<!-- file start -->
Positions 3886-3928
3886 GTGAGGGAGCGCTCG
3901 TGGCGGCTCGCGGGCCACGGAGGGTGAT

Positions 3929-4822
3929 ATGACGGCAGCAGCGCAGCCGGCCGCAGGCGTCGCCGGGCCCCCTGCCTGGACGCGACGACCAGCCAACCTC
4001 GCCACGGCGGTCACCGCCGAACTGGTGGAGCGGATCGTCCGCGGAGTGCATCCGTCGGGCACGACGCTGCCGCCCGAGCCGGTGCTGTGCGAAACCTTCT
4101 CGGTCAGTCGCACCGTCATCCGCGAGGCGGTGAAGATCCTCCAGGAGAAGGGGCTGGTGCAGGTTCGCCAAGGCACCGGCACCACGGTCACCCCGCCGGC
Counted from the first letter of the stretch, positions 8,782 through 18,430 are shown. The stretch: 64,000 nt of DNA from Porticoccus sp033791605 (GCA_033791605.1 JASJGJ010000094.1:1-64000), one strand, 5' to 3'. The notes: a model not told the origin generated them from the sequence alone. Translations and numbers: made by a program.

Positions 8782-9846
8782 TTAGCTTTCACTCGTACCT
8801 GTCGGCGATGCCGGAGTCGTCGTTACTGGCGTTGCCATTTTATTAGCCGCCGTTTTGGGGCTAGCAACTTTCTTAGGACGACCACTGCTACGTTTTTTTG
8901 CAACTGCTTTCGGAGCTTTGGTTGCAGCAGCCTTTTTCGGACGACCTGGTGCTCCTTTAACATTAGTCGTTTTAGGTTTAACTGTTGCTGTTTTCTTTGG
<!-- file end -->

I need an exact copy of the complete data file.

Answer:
Positions 3886-3928
3886 GTGAGGGAGCGCTCG
3901 TGGCGGCTCGCGGGCCACGGAGGGTGAT

Positions 3929-4822
3929 ATGACGGCAGCAGCGCAGCCGGCCGCAGGCGTCGCCGGGCCCCCTGCCTGGACGCGACGACCAGCCAACCTC
4001 GCCACGGCGGTCACCGCCGAACTGGTGGAGCGGATCGTCCGCGGAGTGCATCCGTCGGGCACGACGCTGCCGCCCGAGCCGGTGCTGTGCGAAACCTTCT
4101 CGGTCAGTCGCACCGTCATCCGCGAGGCGGTGAAGATCCTCCAGGAGAAGGGGCTGGTGCAGGTTCGCCAAGGCACCGGCACCACGGTCACCCCGCCGGC
Counted from the first letter of the stretch, positions 8,782 through 18,430 are shown. The stretch: 64,000 nt of DNA from Porticoccus sp033791605 (GCA_033791605.1 JASJGJ010000094.1:1-64000), one strand, 5' to 3'. The notes: a model not told the origin generated them from the sequence alone. Translations and numbers: made by a program.

Positions 8782-9846
8782 TTAGCTTTCACTCGTACCT
8801 GTCGGCGATGCCGGAGTCGTCGTTACTGGCGTTGCCATTTTATTAGCCGCCGTTTTGGGGCTAGCAACTTTCTTAGGACGACCACTGCTACGTTTTTTTG
8901 CAACTGCTTTCGGAGCTTTGGTTGCAGCAGCCTTTTTCGGACGACCTGGTGCTCCTTTAACATTAGTCGTTTTAGGTTTAACTGTTGCTGTTTTCTTTGG